Case Study: Leukemia and the discovery of cancer stem cells (CSCs)
In the history of cancer, leukemias have often been a window into larger truths about cancer in general. Chemotherapy, for instance, was shown to be effective in leukemia well before physicians had the idea to try it on solid tumors. The scientific and medical clarity offered by leukemia is due in large part to the ability of researchers and physicians to easily take blood samples and identify the various cellular components of the blood cancers.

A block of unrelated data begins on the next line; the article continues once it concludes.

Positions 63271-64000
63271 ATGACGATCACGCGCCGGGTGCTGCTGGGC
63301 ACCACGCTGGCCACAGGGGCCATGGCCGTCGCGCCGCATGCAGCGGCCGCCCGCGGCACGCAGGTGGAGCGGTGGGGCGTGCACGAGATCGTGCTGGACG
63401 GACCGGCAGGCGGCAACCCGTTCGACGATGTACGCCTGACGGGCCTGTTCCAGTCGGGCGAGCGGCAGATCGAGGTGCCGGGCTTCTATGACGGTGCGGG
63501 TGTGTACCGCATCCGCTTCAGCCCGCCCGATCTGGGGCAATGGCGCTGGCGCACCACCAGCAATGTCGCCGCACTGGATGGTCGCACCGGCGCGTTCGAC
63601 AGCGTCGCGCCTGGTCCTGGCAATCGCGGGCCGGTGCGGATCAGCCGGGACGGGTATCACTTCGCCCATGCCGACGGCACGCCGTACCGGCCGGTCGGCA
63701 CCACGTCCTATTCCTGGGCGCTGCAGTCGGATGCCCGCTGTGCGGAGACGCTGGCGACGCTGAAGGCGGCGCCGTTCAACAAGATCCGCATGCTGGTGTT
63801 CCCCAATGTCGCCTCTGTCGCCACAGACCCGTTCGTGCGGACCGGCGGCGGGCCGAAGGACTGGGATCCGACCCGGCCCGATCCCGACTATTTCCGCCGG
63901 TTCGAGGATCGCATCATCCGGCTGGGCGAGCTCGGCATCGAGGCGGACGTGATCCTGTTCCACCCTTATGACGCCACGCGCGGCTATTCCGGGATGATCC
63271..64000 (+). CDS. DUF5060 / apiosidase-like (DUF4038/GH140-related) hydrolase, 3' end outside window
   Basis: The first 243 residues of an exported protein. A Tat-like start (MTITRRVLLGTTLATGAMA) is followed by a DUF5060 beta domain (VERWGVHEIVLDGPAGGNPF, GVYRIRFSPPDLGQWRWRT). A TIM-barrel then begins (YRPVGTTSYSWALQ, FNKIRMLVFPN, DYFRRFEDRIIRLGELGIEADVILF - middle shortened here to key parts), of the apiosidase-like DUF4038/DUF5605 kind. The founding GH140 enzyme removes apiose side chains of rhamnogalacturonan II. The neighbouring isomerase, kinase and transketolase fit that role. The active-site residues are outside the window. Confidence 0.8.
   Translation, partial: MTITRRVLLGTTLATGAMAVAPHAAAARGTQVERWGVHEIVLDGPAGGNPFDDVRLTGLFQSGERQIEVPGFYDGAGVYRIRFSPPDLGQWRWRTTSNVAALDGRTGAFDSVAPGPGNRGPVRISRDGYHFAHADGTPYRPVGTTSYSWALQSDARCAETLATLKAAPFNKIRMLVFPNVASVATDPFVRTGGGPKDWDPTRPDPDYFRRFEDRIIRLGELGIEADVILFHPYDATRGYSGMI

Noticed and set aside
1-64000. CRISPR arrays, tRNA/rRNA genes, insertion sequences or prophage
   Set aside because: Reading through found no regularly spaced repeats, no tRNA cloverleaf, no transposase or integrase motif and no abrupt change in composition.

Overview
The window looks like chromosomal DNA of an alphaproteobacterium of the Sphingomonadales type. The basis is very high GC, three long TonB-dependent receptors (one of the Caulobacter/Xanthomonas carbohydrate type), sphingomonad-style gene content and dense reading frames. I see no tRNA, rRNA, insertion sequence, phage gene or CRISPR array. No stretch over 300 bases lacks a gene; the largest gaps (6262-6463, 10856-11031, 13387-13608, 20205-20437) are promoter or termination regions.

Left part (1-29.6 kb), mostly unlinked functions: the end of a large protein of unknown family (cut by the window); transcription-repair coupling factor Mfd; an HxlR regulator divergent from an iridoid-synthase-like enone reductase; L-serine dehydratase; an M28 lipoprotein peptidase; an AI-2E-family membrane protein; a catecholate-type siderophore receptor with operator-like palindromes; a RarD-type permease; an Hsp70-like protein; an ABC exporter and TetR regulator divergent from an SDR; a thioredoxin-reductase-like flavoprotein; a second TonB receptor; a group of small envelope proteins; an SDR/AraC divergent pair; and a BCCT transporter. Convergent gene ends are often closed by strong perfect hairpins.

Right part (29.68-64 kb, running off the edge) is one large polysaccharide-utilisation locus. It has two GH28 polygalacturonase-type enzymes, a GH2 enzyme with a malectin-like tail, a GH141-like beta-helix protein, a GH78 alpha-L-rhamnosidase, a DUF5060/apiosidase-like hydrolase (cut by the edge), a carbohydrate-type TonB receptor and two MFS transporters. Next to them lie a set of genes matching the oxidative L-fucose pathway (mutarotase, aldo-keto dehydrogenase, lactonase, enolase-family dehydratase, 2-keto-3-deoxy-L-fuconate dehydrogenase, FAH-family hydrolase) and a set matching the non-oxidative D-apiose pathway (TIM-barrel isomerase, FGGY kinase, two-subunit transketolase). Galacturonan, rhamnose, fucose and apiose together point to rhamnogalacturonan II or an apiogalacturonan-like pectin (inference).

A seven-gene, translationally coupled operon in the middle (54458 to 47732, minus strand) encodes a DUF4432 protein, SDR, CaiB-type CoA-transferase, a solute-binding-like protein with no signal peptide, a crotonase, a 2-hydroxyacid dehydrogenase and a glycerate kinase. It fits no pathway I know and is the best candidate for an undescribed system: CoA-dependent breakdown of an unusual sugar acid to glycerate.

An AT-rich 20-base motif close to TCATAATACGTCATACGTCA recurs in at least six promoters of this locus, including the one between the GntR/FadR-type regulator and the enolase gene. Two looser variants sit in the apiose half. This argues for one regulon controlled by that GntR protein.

In leukemia, the normal bodily functions are threatened because the bone marrow or blood becomes glutted with immature blood cells (in acute leukemias) or more mature blood cells (in chronic leukemias). In the 1990s, leukemia researchers isolated a different subpopulation of leukemia cells: these cells were not by themselves clogging bone marrow or blood vessels, but they had one important feature. Unlike the more numerous and problematic leukemia cells, a relatively few of these rarer cells could transfer a leukemia from a sick mouse into a previously healthy one. The implication was that these cells were the critical stem cells that actually caused the leukemia and gave rise to all the other immature or mature blood cells that clinicians saw in the samples under their microscopes. Since that time, researchers have found similar CSCs in most kinds of solid tumors such a breast cancer, bladder cancer, colon cancer and liver cancer.